These days, lo, so many years later, what I like about these services is how they offer so many different doorways into an experience of God. There's all the normal stuff, which is good, but then there's also lots of unique moments -- the washing of the feet; the veneration of the cross; the use of darkness and fire; the singing of the Exultet. And on and on. There may be too much in any one year for any of us, but if you've never gone to any of these services, it's worth trying one or another, because each can be rewarding in a pretty unique way.

So, my favorite moment this year: I was at a service on Good Friday at Boston College's St. Mary's Chapel. And in the homily, the priest told this story:
My sister has a friend whose daughter was diagnosed with a terrible disease that required a blood transfusion to fix, but she had a very rare blood type.

And the only match was the girl's 9 year old brother. And when his parents explained that his donation would save his sister's life, he agreed. But he seemed upset. And his mother thought perhaps he was worried about his sister, but she didn't push him.

After the transfusion, his sister all well, it came out that the little boy had not been upset because he thought his sister was going to die, but because he thought in giving his blood to his sister, HE was going to die. So basically, he had agreed to the transfusion thinking it would kill him.
And then the priest said this:
The true measure of our generosity is not how much we give, but how much we keep for ourselves.

How about that for challenging! Crikey!























How did God speak to you this Easter?

Tuesday, April 7, 2009

Penny for your Thoughts



It's funny how being away from a place for a while gives you new perspective on it when you return.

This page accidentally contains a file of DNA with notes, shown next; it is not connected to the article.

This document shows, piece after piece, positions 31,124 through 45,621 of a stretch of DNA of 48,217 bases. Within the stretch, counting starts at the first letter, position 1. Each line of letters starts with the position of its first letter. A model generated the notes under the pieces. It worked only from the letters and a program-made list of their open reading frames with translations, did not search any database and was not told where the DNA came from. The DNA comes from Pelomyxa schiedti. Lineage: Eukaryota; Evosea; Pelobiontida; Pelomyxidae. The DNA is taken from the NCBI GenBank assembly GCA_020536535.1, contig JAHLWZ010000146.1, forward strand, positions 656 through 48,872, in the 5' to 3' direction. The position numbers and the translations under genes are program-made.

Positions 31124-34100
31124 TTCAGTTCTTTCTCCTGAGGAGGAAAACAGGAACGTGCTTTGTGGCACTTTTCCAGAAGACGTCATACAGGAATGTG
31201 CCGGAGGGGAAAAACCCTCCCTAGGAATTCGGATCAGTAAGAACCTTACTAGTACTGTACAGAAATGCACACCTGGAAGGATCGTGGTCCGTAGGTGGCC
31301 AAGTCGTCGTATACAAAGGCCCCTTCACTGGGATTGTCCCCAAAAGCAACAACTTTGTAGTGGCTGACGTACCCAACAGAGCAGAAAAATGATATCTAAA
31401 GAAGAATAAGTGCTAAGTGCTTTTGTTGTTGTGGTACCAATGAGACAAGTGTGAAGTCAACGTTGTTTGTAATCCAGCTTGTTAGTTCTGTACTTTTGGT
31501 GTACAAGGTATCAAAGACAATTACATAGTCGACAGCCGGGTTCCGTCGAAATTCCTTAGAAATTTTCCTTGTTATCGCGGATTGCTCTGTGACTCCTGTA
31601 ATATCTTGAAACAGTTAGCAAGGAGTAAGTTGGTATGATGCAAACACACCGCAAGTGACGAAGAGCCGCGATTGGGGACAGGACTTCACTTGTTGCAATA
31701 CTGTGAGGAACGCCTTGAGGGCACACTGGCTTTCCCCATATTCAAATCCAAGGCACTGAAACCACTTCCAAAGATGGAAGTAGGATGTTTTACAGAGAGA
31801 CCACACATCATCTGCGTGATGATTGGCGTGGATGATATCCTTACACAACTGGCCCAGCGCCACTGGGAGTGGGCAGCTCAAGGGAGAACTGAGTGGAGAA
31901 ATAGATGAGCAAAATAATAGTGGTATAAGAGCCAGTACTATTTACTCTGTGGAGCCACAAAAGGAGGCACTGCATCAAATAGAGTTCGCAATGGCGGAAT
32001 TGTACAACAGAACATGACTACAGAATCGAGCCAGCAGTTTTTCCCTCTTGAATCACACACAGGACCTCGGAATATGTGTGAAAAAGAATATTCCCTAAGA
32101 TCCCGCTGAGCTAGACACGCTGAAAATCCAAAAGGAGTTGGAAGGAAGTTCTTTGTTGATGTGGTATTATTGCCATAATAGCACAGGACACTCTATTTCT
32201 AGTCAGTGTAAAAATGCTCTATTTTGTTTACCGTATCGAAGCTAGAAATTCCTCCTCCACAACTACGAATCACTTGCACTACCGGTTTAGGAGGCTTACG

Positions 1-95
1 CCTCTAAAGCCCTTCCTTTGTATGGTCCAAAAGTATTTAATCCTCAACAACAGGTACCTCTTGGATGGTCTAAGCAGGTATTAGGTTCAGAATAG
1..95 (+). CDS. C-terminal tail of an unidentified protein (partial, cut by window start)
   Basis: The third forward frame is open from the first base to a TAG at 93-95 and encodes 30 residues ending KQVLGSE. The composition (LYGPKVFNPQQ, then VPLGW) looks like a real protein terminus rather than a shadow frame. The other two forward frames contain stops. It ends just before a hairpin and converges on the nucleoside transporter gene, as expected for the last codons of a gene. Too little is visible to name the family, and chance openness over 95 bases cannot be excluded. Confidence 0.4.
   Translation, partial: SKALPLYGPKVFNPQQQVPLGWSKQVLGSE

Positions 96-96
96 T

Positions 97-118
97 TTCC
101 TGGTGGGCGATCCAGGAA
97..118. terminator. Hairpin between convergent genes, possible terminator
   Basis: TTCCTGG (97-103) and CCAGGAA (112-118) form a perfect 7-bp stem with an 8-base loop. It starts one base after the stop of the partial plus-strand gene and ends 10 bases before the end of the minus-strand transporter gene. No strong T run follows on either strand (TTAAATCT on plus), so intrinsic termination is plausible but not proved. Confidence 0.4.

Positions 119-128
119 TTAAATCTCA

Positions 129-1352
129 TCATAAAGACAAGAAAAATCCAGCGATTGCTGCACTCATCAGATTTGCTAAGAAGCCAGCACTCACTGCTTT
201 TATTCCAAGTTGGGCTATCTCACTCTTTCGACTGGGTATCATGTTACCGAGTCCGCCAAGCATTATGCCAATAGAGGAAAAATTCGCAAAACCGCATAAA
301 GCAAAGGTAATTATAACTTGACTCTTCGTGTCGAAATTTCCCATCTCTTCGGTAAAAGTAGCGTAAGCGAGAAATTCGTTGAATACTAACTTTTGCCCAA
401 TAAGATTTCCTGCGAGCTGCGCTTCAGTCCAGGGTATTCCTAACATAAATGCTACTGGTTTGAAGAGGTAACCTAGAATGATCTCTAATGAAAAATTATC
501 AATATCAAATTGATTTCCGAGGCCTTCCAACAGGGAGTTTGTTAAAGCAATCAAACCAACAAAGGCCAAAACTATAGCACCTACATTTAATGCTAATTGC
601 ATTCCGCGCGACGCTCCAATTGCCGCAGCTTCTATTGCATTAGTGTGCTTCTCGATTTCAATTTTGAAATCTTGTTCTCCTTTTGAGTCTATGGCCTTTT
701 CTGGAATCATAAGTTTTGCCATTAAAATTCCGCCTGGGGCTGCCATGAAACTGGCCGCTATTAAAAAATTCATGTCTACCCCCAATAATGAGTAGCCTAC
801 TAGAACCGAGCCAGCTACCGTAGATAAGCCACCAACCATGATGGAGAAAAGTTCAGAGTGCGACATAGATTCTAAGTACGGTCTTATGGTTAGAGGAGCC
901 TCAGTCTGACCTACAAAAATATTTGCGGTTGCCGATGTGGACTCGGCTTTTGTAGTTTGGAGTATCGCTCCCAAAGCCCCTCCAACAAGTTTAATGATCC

For instance, New York never seemed so crowded as when I got back from my tertianship. Downtown Melbourne, Australia had its pushy-crowd moments, but for the most part when I think of Australia I recall the wide open space, and the general ease of pace. Returning, it was hard not to be shocked by the pointy-elbows-out, in-the-paint-banging of Midtown Manhattan. But we've talked of this before...

Another thing which I've noticed more since returning is the American penny. Australian currency, with its 1 and 2 dollar pieces, is even more based on coin than our own. But they don't have a penny. They barely use a nickel, even. 10 cents is often the smallest amount you'd get back, and even that seems like a total waste of coinage.

Before going, I would have thought the penny a necessity, given the random costs of things, including tax. Things don't always come to an even number (or a multiple of 5).

But the truth is, they can. You just round up or down.

Today commerce works in quarters at the minimum -- and that's for a gumball -- and usually dollars or half dollars. (We rarely see a magazine for $3.05 or $3.20, for example. It's going to be $2.95 or $3.50.) The penny is like the appendix, an evolutionary remnant.

And in fact, I think that's actually true: I was at a baseball game with a couple older Jesuits last fall. And one was saying, when he used to go to Yankees games 60 years ago, it was 10 cents to get in. "10 cents was real money then," he said.

And... the penny dropped (couldn't resist it): the penny, the nickel, the dime -- these are really more or less remnants of the era he remembered. Even when I was a kid in the 1970s and 80s, candy or soda was 25-50 cents, a comic book would cost you 35 cents ... the point being, small change had some buying power. But not today.

It all makes me wonder what the heck are we doing using the penny? Why do we bother? For all intents and purposes it's useless, and we should eliminate it. But something tells me that's not high on the priority list of the federal government these days....

So here's another idea. We have all these pennies. We don't use them. But in other countries, a penny really still is a lot of money. So what if we put our pennies in piggy banks like we did as kids, and when the banks get full, we take that money and sent it to people or services where it actually means something. I've got a pamphlet on my desk for the Catholic Medical Mission Board. They help people all over the world (actually an astonishing 96% of what they raise goes to the services they support), and according to their information, a gift of $20 can provide a kid with basic vitamins that they need to survive for a whole year. $50 can distribute vaccines for mumps, measles or rubella for 100 infants.